Monday in the U.S. Open Sectional Qualifier at Woodmont Country Club, no player demonstrated the difference between the North and South courses better than Ryan Sullivan.

After lighting up the South with an 8-under 61 in the morning, the 24-year-old mini-tour player shot a 1-over 73 on the North. His 134 total was good enough. He was one of eight who qualified for the 113th U.S. Open, which takes place June 13-16 at Merion Golf Club in the suburbs of Philadelphia.

"I've been staying away from the women and working on my golf game," Sullivan joked. "It was a long day -- pretty exhausting."

Other qualifiers at Woodmont included the international trio of Adam Hadwin (132) of Canada, Russell Knox (132) of Scotland and Matt Goggin (135) of Australia, along with a pair of former Michigan State roommates now on the Tour -- 26-year-old Randall Hutchinson (132) of Traverse City, Mich., and 29-year-old Matt Harmon (135) of Grand Rapids, Mich. Joining them will be PGA Tour veterans Cliff Kresge (135) and Matt Bettencourt (136), who emerged in a three-for-one playoff.

Local favorite Fred Funk (138), who will turn 57 on June 14, came up two strokes short of a playoff in his attempt to make it to the Open for the 23rd time. He soon will turn over his hopes to son Taylor, a rising high school senior who came up two strokes shy in local qualifying last month.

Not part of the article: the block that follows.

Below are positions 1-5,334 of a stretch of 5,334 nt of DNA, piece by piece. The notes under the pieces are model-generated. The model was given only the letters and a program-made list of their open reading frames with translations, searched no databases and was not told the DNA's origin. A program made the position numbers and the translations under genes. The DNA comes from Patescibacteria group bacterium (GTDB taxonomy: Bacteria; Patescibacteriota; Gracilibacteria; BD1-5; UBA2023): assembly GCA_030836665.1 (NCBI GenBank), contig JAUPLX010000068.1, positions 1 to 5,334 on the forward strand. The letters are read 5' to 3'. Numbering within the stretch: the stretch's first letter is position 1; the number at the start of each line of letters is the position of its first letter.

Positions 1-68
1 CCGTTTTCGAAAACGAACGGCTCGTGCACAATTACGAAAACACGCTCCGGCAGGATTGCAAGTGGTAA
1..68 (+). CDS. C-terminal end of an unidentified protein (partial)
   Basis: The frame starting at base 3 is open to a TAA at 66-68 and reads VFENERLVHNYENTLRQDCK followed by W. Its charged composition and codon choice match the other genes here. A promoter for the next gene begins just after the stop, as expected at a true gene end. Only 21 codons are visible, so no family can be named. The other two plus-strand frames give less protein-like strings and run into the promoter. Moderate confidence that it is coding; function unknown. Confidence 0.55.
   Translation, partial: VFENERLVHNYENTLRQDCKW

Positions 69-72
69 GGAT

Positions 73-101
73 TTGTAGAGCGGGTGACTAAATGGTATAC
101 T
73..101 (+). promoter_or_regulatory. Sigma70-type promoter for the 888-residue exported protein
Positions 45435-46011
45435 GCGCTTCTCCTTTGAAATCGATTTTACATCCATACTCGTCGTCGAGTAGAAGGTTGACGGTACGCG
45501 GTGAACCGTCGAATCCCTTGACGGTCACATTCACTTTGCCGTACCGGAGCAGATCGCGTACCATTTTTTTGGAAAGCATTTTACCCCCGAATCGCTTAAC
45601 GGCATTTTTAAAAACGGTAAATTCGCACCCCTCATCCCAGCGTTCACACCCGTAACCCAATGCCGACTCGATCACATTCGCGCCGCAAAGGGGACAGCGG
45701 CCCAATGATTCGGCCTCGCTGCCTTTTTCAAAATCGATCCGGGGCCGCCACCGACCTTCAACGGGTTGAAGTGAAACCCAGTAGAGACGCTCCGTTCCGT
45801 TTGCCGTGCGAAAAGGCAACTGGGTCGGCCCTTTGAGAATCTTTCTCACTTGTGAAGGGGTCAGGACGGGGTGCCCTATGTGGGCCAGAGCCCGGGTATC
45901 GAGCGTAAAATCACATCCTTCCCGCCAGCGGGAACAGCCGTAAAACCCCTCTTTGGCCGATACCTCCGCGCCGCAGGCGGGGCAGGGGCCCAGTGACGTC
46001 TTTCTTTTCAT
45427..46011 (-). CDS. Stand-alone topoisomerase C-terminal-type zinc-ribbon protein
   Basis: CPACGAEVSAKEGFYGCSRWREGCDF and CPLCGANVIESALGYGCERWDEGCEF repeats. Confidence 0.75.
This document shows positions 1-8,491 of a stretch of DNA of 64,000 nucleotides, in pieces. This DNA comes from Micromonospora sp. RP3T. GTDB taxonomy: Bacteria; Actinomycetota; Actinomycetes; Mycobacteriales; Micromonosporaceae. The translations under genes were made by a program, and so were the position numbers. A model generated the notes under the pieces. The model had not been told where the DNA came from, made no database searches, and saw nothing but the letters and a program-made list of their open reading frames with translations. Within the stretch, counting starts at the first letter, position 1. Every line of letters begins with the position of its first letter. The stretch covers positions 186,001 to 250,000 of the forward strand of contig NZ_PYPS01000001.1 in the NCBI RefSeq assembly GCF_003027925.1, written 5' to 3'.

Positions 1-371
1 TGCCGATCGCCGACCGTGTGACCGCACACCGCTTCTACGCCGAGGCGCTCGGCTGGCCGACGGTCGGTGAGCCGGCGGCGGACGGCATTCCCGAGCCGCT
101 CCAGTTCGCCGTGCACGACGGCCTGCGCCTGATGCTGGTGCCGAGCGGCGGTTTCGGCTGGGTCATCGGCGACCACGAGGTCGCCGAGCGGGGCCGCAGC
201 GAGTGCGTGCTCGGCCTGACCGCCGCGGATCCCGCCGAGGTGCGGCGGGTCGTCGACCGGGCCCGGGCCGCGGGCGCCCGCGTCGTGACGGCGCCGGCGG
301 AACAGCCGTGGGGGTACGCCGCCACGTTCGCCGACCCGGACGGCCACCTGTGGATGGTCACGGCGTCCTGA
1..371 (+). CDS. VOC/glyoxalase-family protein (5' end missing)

Michael Putnam, who won Sunday at nearby TPC Potomac at Avenel Farm, withdrew from the qualifier, citing a back injury.

The heartbreak story at Woodmont was the tale of Tour player Sam Saunders (136), who lost in a three-for-one playoff. Saunders, the 25-year-old grandson of Arnold Palmer, would have qualified had he not made a terrible blunder -- whiffing a 4-inch putt.

"He made one little mental mistake on a little putt," said playing partner Funk. "Other than that, he just played wonderful. I love his game. The world's at his feet in the golf world."

Saunders, a Tour player, made it to the Open two years ago at Congressional.

Sullivan had one of the more interesting days at Woodmont. He opened with bogeys on two of the first three holes and finished with bogeys on three of the last four. In between, however, he was brilliant.

"It was kind of a sick feeling," Sullivan said of his shaky start. "To even make pars on that course, you kind of feel like you're losing strokes to the field. I just kept telling myself, it's a long day."

The former UNC Wilmington star shot a 27 on the final nine at the South Course, which included a chip-in eagle on the par-five 18th. Sullivan, 24, who missed the cut at the Mid-Atlantic Championship, made 6-footers for birdie on No. 10 and 11. Using his belly putter, which will soon be outlawed, Sullivan added birdie putts of 30 and 25 feet, including one that splashed into a water-filled hole.

"When I get in a zone like that, the hole gets bigger and it gets really fun," Sullivan said. "It came at a perfect time. This is a big stage."